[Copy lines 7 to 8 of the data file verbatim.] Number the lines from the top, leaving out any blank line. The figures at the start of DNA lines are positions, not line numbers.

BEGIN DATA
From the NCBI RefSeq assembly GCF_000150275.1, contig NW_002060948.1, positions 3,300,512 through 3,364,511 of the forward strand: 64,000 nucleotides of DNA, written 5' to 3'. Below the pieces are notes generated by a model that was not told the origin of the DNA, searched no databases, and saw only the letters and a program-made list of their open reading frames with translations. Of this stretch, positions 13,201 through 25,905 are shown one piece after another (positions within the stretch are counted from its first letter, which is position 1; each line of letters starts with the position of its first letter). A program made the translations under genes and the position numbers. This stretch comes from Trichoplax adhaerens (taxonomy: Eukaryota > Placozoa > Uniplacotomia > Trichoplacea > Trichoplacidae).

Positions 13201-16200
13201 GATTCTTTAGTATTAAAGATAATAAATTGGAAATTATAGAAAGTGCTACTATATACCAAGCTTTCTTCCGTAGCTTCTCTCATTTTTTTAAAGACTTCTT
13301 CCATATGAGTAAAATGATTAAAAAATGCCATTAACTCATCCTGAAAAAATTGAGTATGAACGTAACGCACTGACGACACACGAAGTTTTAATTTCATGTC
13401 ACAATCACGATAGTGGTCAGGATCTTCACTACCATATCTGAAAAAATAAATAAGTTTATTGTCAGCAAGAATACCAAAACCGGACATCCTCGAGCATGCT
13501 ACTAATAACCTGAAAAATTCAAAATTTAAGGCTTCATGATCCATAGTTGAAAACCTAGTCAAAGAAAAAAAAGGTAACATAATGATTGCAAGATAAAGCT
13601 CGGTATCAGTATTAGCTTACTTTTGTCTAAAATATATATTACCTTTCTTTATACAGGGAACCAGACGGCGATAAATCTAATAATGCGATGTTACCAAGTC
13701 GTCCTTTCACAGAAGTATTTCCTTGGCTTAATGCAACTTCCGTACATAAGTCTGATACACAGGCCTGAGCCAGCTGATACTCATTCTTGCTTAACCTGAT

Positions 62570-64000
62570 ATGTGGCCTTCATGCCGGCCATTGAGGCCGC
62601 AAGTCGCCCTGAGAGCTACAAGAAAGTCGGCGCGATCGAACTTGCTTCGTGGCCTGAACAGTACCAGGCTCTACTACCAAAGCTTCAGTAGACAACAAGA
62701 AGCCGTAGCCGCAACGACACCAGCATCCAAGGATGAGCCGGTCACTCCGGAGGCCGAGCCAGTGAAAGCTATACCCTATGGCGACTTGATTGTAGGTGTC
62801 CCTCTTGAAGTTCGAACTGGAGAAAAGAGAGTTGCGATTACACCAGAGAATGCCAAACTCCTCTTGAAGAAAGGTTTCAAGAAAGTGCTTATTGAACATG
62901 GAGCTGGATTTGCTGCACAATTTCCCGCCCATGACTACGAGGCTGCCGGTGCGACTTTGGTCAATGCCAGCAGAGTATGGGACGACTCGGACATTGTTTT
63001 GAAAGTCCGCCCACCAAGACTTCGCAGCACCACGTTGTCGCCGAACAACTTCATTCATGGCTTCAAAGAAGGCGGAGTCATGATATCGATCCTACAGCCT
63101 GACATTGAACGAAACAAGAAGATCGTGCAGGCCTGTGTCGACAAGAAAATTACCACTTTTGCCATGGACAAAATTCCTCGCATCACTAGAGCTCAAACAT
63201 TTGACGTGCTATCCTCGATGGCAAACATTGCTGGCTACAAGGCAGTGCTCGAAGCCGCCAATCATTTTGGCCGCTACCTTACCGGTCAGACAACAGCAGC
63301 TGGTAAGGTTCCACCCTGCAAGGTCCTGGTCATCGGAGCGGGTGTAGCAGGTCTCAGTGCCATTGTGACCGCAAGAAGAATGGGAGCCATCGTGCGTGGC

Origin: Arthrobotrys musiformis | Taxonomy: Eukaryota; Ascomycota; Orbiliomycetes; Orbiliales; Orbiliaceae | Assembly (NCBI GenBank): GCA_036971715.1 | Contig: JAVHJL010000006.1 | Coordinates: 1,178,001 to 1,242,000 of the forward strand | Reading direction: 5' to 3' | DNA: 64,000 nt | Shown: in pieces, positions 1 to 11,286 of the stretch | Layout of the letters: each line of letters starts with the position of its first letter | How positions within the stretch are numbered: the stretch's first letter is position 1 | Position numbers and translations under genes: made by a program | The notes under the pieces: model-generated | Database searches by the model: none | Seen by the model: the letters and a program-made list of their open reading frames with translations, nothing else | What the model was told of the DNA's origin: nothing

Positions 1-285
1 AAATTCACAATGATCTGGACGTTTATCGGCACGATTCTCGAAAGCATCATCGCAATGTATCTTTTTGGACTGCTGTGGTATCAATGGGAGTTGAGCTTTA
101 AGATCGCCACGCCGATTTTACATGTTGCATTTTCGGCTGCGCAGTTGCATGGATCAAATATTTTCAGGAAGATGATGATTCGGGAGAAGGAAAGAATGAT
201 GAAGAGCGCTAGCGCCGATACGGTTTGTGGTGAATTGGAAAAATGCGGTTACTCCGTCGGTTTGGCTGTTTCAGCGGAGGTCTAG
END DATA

13601 CGGTATCAGTATTAGCTTACTTTTGTCTAAAATATATATTACCTTTCTTTATACAGGGAACCAGACGGCGATAAATCTAATAATGCGATGTTACCAAGTC
13701 GTCCTTTCACAGAAGTATTTCCTTGGCTTAATGCAACTTCCGTACATAAGTCTGATACACAGGCCTGAGCCAGCTGATACTCATTCTTGCTTAACCTGAT